THE BUMTHANG AND URA VALLEYS
From Trongsa we will climb out of the valley, through the Yotongla Pass and on to Yongkhola. Because the area is so rich with birds, we do this over three days looking for one of the region’s most prized birds, Himalayan Monal. Blood Pheasants are common along the road in the mornings and Nutcrackers, White-collared Blackbirds and Blue-capped Rock Thrush perch high in the trees. Rocky crags are dotted with Snow Pigeons and nest-building Nepal House Martins, while Himalayan Griffons scan the Yak meadows. Around Chummey, there are traditional water-powered prayer wheels where Golden-billed Blue Magpies come to drink.
We then enter the Bumthang Valley, famous for its many temples, stupas and dzongs. The surrounding hills, woods and streams provide a home for Yellow-bellied Fantail, and Rufous-gorgeted and Snowy-browed Flycatchers. Blue-bearded Bee-eater and Yellow-rumped Honeyguide sit by the large Rock Bee colonies. We spend one night at a simple family guesthouse by a temple at Ura which is a highlight for many as we get to see Bhutan at its most charming. Rufous-breasted Accentors and Oriental Turtle Doves are garden birds here and Red-billed Choughs call from the rooftops.
YONGKHOLA AND MONGAR
We then continue south and east to the Upper Yongkhola Valley in the Thrumshingla National Park, where we will stay for two nights. Capped Langur, Giant Red Flying Squirrel and Red Panda can be found in this area. This is a great place to find Ward’s Trogon, Rufous-necked Hornbill, White-browed Shrike-Babbler, Long-tailed Broadbill, Red-faced Liocichla, Scarlet Finch, Barred Cuckoo-dove and Mrs Gould’s Sunbird.
TRASHIGANG TO SAMDRUPJONKHAR
The last part of our tour is in the lower elevation forests close to the Indian border, staying one night at Trashigang and two nights at Samdrupjonkhar. We will be hoping to find Streak-breasted Scimitar-babbler and one of the many parrotbills that hide in the bamboo. This will be the last time that the Large Hawk-Cuckoo will wake us with its “brain-fever” call or a Tickell’s Leaf Warbler distracts us from breakfast.
Finally, after many wonderful experiences in Bhutan, it is a short drive from Samdrupjonkhar to Guwahati, for our flight home.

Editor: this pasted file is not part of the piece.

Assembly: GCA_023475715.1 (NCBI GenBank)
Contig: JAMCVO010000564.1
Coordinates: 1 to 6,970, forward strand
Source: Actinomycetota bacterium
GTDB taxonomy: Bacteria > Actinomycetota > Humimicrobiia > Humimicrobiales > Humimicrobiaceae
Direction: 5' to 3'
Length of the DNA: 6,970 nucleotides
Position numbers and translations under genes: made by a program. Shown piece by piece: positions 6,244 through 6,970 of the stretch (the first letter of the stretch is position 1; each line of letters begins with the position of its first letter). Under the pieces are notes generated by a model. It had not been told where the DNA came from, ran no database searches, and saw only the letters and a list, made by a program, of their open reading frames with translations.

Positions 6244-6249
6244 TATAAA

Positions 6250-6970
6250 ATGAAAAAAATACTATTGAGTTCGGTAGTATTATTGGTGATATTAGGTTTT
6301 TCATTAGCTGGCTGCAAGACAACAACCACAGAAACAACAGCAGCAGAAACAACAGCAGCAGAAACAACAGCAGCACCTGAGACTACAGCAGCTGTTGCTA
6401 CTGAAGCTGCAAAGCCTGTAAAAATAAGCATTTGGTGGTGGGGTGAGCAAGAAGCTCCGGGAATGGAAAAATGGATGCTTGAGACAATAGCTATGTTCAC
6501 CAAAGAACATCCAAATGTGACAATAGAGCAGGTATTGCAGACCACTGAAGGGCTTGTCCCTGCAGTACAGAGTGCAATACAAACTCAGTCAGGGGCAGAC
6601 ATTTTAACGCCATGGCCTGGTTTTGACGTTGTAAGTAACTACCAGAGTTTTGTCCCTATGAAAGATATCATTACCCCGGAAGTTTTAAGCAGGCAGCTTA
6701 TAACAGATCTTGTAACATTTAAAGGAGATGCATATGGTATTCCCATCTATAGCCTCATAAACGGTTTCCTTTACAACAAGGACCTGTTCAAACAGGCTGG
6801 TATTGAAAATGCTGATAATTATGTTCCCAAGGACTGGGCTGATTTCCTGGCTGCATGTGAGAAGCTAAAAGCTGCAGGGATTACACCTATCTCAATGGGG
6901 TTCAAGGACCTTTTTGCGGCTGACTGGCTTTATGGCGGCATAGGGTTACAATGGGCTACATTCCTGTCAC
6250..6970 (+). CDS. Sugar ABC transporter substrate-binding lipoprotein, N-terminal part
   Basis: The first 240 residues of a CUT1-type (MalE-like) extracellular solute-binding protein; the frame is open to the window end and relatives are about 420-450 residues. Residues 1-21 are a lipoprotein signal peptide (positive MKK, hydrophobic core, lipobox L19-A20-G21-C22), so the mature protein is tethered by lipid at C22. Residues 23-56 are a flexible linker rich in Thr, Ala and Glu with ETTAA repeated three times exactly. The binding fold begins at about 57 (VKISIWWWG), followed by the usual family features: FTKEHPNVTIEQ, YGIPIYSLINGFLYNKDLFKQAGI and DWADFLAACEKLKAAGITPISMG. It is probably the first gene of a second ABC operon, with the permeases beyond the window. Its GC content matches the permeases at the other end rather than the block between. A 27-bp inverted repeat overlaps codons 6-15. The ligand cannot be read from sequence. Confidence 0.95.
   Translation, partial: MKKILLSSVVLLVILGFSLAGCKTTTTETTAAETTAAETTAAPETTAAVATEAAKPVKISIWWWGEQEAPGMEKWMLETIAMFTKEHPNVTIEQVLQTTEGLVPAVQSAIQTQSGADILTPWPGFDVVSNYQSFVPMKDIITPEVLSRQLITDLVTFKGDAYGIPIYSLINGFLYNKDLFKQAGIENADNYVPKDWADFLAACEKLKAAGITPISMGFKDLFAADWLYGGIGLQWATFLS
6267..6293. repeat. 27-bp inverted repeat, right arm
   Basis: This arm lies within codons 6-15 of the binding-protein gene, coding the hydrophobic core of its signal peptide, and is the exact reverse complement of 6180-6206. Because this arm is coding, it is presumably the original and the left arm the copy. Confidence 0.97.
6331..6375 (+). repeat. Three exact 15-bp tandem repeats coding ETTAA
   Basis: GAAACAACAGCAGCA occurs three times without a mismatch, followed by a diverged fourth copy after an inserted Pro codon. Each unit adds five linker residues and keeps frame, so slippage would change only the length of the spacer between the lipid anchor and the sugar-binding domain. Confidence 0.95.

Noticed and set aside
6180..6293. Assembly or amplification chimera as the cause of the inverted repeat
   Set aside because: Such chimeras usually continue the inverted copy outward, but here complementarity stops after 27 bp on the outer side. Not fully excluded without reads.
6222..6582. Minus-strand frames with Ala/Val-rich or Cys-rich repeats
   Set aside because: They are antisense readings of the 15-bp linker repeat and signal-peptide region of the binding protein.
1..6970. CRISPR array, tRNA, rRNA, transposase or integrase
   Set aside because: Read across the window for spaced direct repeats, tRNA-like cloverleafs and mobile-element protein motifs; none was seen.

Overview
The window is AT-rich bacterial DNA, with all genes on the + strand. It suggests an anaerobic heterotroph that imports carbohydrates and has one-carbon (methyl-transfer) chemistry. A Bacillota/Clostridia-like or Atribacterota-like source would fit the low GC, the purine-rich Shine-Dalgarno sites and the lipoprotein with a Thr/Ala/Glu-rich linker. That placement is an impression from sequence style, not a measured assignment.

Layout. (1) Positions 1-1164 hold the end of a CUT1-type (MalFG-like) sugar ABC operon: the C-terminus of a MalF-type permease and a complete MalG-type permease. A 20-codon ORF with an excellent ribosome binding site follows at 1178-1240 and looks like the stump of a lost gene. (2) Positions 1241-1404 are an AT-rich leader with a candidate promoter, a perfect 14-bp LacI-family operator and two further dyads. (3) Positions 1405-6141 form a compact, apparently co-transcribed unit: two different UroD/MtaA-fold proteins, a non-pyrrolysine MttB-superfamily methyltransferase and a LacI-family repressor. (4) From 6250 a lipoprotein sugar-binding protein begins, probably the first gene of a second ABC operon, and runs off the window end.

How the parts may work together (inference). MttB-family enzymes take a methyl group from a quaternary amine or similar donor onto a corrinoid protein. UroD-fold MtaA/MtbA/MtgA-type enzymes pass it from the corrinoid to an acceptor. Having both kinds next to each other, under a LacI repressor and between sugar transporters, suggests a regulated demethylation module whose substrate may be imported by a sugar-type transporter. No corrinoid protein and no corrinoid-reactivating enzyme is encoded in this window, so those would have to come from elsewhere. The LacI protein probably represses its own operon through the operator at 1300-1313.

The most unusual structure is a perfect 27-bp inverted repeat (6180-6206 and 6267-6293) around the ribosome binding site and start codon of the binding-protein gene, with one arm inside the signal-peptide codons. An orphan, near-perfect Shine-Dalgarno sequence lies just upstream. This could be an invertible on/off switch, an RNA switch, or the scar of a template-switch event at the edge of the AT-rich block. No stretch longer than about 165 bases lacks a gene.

Early to rise and early to bed are the norm in Bhutan and this fits in well with the best birding times. We will generally make early starts and travel in the middle of the day. There is some uphill walking, done at a sensible pace. The long walk up to the Tiger’s Nest Monastery has many steps, but this is entirely optional. We do drive over some high mountain passes and but most of the birding is done where the altitude is below 8000 feet.
ACCOMMODATION AND FOOD
Full-board accommodation is provided. We have two nights at the Janka Resort, Paro, one night at the Dochola Hotel, two nights near Punakha, one night at Phobjika, one night at the Yangkhil Resort, Trongsa, two nights at Chummey Nature Resort, one night at the Ura Guesthouse, two nights at Yongkhola, one night at Mongar, one night at Druk Doejung Resort, Trashigang, and two nights at Trashi Gatshel Resort, Samdrupjonkhar. All accommodation has private facilities en suite, except at Ura, which is quite basic and has shared bathrooms. Most breakfasts and lunches are provided in the field by our team of cooks.
PRICE INCLUDES …..
All birdwatching excursions with expert leader and local guide, full-board accommodation (starting with dinner on 6th, ending with lunch on 22nd), soft drinks at meal times, local transport by mini-coach, park entrance fees, Bhutan visa, international flights and airport taxes.
WHAT IS NOT INCLUDED
Travel insurance. Cost of obtaining an Indian visa (approx. £90). Items of a personal nature, alcoholic drinks, laundry.
Return flights from London Heathrow to Delhi using the scheduled services of British Airways, then to Paro using Druk Air. Return flight is with British Airways from Guwahati (via Delhi). Outbound flight departs mid-evening, return flight arrives back early morning. Domestic flights from Manchester and other UK airports are available on this tour. See booking form for details.
Ibisbill can be found on most rivers, this one was by the airport!
this Black-tailed Crake was in the paddyfields by our hotel
Blood Pheasants are the most stunning of roadside birds
Rufous Sibia is a common bird of bushes and forest
Himalayan Monal is a much sought after bird. We saw several stunning males on our 2013 tour
Red-flanked Bluetail occurs on the high passes
parties of Fire-tailed Myzornis feed by roadside shrines
Ward's Trogon is high on the list of desirable birds and so far, we have never failed to find them